Question: where are all the teacher gone well I know four , two away in Europe as planned every year for two months, others on the island for the summer.
    If this is about the children why go after such rich benefits.

    • Not all facilities are picketed, the CUPE staff, in Victoria at least, have been redeployed, my wife for one. So you know teachers that go to Europe every summer – so what? Where they go is really none of your business – just because they are paid with tax money does not entitle you to question how they spend their wages. I don’t disagree with the benefits part of your statement, but let’s be fair here – the stumbling block is the class composition portion of the negotiations.

  6. Certainly, a court will never insert language into a contract. That is the responsibility of the parties involved.

    However, a court can order restoration of previously stripped language and terms, if it, in its wisdom, determines that it was done illegally.

    If anyone was paying attention, that is exactly what Justice Griffin ruled: Restore stripped-out language and terms with an obvious implication that such language and terms were not cast in stone but are negotiable. Anyone versed in negotiation matters already understands thisso she didn’t need to say this.And this is under appeal.

    For that reason, the government, if wise, should fold its tent and acknowledge that CS and CC are negotiable. The BCTF should be careful not to be drawn into any agreement that renders Justice Griffin’s rulings moot. Therein lies the reason why this negotiation is going nowhere.

    Too bad, a a way cannot be found to kick this dispute directly up to the SCOC.

    Having said all that, where do the anti-teacher supporters-read government supporters-stand? Will they respect and accept whatever SCOC rules?

    I think not- based on the reaction to lower court rulings.

    • Yes, the court can order restore the stripped language and the government can modify it’s position on other areas in the contract to minimize the financial impact.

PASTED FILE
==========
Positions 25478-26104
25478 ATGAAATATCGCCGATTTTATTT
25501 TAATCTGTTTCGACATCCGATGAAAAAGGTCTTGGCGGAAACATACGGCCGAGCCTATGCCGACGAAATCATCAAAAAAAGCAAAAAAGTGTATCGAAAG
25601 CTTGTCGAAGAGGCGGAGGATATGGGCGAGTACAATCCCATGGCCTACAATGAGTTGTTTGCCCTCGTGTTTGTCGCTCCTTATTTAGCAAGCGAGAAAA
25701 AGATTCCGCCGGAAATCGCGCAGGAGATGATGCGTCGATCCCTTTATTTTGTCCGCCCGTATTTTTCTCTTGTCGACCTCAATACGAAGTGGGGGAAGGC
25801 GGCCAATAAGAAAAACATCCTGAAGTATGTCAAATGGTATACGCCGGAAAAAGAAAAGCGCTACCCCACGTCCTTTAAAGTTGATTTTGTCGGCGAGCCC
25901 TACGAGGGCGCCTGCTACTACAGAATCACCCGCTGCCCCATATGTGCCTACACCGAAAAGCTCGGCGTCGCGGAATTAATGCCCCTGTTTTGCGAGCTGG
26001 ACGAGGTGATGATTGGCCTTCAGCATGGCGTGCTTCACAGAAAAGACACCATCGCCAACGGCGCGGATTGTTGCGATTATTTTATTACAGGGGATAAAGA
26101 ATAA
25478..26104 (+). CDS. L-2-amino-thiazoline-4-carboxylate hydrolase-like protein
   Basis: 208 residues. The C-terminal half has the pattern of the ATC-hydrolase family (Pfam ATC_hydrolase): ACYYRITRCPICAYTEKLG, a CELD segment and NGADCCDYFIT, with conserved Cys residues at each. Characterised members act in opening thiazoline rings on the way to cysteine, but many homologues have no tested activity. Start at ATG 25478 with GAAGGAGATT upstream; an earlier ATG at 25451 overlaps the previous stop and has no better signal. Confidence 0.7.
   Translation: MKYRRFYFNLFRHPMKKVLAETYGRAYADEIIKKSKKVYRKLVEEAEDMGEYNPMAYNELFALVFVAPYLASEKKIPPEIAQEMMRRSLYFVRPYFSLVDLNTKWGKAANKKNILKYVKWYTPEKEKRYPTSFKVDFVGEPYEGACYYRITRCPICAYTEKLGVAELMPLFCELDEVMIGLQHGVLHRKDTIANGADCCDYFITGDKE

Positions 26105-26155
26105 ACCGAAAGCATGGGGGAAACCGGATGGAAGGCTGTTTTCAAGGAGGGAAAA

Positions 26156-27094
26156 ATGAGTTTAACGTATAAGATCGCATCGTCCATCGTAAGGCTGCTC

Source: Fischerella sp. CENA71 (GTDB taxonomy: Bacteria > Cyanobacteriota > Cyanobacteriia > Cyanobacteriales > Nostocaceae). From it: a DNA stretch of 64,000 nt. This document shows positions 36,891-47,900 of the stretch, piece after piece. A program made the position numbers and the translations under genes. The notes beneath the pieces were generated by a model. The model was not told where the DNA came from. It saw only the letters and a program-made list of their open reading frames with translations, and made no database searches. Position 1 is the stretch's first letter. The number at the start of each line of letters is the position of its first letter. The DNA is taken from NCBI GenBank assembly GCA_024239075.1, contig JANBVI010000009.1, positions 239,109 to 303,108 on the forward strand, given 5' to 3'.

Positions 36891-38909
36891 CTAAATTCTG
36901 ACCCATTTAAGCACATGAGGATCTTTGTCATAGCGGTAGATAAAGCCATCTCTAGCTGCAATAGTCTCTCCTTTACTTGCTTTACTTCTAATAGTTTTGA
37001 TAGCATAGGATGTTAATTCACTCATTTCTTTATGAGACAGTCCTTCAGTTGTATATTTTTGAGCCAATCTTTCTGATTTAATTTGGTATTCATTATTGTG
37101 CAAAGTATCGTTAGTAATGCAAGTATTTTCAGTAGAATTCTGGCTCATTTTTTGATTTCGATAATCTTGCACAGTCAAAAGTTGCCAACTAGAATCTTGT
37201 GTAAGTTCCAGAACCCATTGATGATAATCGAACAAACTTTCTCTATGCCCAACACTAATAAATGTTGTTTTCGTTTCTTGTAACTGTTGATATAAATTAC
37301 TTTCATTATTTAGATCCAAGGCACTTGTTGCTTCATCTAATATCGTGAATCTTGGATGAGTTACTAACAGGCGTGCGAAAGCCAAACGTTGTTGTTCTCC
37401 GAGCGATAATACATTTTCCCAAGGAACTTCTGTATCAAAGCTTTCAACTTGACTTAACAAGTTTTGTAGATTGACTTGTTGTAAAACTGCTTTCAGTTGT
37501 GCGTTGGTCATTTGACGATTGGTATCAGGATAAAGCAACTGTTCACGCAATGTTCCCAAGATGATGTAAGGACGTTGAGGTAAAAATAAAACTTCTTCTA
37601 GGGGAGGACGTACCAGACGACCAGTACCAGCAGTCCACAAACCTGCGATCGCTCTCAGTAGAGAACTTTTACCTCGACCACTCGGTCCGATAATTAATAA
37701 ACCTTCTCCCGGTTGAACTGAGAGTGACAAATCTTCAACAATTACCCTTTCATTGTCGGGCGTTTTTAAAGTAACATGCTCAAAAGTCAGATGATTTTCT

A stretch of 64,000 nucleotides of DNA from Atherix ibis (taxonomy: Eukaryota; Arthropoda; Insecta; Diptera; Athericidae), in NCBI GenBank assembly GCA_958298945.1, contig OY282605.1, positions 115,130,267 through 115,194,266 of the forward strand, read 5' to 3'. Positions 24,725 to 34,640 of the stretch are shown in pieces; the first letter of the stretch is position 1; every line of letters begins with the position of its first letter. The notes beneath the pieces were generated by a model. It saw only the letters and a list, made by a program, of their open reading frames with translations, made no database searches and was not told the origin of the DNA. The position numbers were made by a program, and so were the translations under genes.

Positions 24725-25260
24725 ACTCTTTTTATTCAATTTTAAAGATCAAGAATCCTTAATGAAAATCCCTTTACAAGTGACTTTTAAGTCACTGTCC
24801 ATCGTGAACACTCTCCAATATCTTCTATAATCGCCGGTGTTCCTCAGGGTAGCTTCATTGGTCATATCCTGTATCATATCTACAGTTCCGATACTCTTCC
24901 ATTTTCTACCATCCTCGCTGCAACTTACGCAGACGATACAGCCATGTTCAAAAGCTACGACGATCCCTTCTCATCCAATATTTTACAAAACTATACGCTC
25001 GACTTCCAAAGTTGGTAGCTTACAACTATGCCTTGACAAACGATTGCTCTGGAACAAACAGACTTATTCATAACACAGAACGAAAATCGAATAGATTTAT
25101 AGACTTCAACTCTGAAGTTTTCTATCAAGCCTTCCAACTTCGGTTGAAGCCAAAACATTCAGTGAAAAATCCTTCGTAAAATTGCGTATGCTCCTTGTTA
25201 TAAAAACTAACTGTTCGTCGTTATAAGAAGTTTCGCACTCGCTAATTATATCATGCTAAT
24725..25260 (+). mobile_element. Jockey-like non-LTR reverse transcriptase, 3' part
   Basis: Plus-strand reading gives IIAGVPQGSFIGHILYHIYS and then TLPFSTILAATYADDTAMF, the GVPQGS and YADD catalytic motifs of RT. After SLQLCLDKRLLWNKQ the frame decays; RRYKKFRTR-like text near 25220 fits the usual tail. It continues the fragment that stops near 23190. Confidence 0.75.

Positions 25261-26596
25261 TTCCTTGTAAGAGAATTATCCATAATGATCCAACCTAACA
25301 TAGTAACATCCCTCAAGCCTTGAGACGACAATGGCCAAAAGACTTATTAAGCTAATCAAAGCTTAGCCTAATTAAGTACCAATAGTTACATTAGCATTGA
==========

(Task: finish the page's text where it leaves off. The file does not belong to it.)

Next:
The problem with the BCTF position is they are demanding not just the ability to deal with numbers regarding CS and CC. They are know demanding equal say with the employee to who and where these new teachers will work. The language in the BCTF proposal states that if they can’t agree a third party will be able to decide staffing at the classroom level.

      If it does to the SCOC and the BCTF does win, people will of course go along with the ruling and then look at the best way to implement the rulings without a huge impact on taxpayers. If the BCTF lose the appeal, will they take it to the next level? Given their position the the government is being unreasonable by appealing it I suppose they will let the appeal stand.

      And you keep mentioning people’s position as anti-teacher, I see it as a more balanced position, It seems if someone disagrees with any part of the teachers demand or how a teacher functions within a classroom, the person is labeled anti-teachers. The BCTF must see their position as rather fragile if they feel it can’t stand any debate.

  7. While the demand of the BCTF to negotiate CS, CC and equal say in placement of teachers is a problem for you, it is a fact of life that a union (in this case, the BCTF) normally has the right to bargain working conditions under our constitution. It’s one thing for the employer to resist such demands but it is another matter if the employer unilaterally strips contract language to deprive the union of a constitutional right to bargain working conditions.

    My perspectives are based on the SCOC making the final ruling for or against either party. Of course, either party who loses the appeal at the
    BC Court of Appeal will appeal the ruling in front of the SCOC. Now, if the Government loses at the SCOC, it can still have its way and tear up contract wording wrt working conditions by invoking the ‘Notwithstanding Clause’ in our constitution.

    I’m sure that every government and public sector union in Canada are awaiting a final resolution of this issue-the right to bargain working conditions. Like you say, if the government loses, it will need to find ways of accommodating teachers while minimizing the impact on taxpayers. That’s its job. No argument there.

    And, if the government wins, the BCTF will no longer be able to bargain CS and CC.

    But the BCTF will most likely win in the end accordinga to respected UBC Law professor Bakan.

    That said, in the final analysis, i still do not believe that a SCOCdecision favouring teachers will be respected or accepted by those posters who do not support the BCTF.

    I will respect and accept any SCOC decision. I believe in the rule of law. What about you? Why are some beating around the bush and so reluctant to respond to my challenge?

    Because they do not respect our judiciary. But at least, they should accept a decision which they may not agree with.